Warren, M.E., (2001), Democracy and Association, Princeton, NJ: Princeton University Press.

Warren, M.E., (2014), Governance-Driven Democratization, in S. Griggs, A. Norval, and H. Wagenaar H. (eds.) Practices of Freedom: Democracy, Conflict and Participation in Decentred Governance, Cambridge: Cambridge University Press, 38-60.

Dr. Hendrik Wagenaar
Dr. Jurgen van der Heijden
Guest Editor


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Keywords

  • civic initiative
  • the civil sphere
  • administrative modernisation
  • co-producing governance
  • social innovation
  • complexity
  • democratic deficit
  • democratic innovation

Published Papers (6 papers)

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Research

Open AccessArticle Integrated Public Value Creation through Community Initiatives—Evidence from Dutch Water Management
Soc. Sci. 2018, 7(12), 261; https://doi.org/10.3390/socsci7120261
Received: 8 October 2018 / Revised: 29 November 2018 / Accepted: 4 December 2018 / Published: 10 December 2018
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Abstract
Governments are increasingly challenged by self-organizing community initiatives that seek to contribute to or even take the lead in public value creation. The reason for citizen-led instead of government-led public value creation is part of two larger governance trends. The first is the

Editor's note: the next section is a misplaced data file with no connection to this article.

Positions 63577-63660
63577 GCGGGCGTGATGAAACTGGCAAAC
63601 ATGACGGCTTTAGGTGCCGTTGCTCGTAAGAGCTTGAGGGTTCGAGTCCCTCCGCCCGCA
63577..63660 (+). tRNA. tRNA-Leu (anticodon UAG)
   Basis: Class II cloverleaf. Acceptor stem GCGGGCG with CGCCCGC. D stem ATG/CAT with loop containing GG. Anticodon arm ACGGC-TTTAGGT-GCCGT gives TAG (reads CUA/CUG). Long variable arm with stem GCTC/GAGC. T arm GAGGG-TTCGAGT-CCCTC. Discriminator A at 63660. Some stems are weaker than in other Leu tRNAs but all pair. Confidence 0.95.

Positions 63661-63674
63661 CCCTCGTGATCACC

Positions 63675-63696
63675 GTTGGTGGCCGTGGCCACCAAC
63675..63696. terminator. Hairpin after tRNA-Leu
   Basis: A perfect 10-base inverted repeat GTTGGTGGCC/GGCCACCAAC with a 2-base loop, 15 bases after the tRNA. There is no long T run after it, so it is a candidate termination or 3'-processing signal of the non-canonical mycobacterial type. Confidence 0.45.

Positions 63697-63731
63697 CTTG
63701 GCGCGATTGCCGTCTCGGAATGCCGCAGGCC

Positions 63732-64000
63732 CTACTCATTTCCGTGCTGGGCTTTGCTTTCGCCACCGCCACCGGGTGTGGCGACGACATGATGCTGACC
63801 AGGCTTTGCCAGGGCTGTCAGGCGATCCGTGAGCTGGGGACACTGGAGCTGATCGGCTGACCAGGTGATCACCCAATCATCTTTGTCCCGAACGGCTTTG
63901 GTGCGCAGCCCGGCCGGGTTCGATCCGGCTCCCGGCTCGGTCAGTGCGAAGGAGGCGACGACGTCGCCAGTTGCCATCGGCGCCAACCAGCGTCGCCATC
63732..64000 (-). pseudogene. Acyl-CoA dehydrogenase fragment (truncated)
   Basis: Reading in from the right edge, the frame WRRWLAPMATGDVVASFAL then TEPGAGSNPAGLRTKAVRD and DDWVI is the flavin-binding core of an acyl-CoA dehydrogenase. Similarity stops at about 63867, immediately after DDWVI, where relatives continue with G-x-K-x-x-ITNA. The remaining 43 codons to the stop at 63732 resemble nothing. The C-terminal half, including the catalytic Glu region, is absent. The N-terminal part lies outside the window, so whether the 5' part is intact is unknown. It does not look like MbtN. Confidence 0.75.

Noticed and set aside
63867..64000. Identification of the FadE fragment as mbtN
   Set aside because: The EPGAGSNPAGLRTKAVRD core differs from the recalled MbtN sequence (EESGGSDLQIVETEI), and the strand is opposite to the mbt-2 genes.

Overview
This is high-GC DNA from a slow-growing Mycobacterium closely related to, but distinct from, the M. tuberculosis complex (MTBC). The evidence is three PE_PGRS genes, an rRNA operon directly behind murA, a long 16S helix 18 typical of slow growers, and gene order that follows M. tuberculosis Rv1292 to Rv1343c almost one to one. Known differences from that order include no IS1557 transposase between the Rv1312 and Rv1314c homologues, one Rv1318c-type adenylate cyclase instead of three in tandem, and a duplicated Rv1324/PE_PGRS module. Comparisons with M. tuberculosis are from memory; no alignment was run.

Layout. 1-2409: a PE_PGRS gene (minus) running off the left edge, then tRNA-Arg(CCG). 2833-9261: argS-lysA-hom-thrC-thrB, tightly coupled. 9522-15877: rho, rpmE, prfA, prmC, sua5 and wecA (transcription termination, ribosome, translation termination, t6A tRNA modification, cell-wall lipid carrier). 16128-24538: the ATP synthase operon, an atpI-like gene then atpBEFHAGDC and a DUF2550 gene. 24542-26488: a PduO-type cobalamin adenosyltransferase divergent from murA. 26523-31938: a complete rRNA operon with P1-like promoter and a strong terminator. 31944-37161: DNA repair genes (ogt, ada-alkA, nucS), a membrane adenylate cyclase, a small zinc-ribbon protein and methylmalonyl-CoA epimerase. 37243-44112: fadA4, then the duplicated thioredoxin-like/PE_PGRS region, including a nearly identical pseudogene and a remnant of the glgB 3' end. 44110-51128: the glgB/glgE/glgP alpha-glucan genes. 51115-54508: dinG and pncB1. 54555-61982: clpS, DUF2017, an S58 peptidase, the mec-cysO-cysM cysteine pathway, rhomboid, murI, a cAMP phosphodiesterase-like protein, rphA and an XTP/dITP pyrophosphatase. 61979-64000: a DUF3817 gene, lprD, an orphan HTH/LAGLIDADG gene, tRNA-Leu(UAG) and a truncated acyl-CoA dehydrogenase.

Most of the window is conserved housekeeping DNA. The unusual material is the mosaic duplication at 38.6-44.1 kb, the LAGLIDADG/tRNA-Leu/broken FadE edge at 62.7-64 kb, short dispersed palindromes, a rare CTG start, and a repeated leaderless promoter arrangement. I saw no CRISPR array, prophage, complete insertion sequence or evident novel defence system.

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Governments are increasingly challenged by self-organizing community initiatives that seek to contribute to or even take the lead in public value creation. The reason for citizen-led instead of government-led public value creation is part of two larger governance trends. The first is the increased specialized, mission-oriented approach to large social challenges by government agencies. The second trend is the increased emphasis on accountability, productivity, and efficiency, following the New Public Management philosophy. As a response to these trends, community initiatives challenge the usual mechanisms, principles, and practices of government agencies. These initiatives are characterized by more integrated and inclusive approaches for dealing with societal problems. In turn, government agencies struggle with the way they can organize productive responses to the initiatives communities take in creating public value. In this study, we explore the rationales behind processes of public value creation in which communities take the lead. We explored these processes in Dutch water management. In this highly functionally specialized domain, we compared two cases in which communities take on leadership for integrated initiatives, including other societal functions and tasks adjacent to water management. Full article
Open AccessArticle Citizen Initiatives in the Post-Welfare State
Soc. Sci. 2018, 7(12), 252; https://doi.org/10.3390/socsci7120252
Received: 27 September 2018 / Revised: 15 November 2018 / Accepted: 26 November 2018 / Published: 30 November 2018
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Abstract
Recently we have seen the emergence of citizen-led community initiatives and civic enterprises, taking over governmental tasks in providing public services in various sectors, such as energy, care, landscape maintenance, and culture. This phenomenon can be explained by a renewed interest in community,
[...] Read more.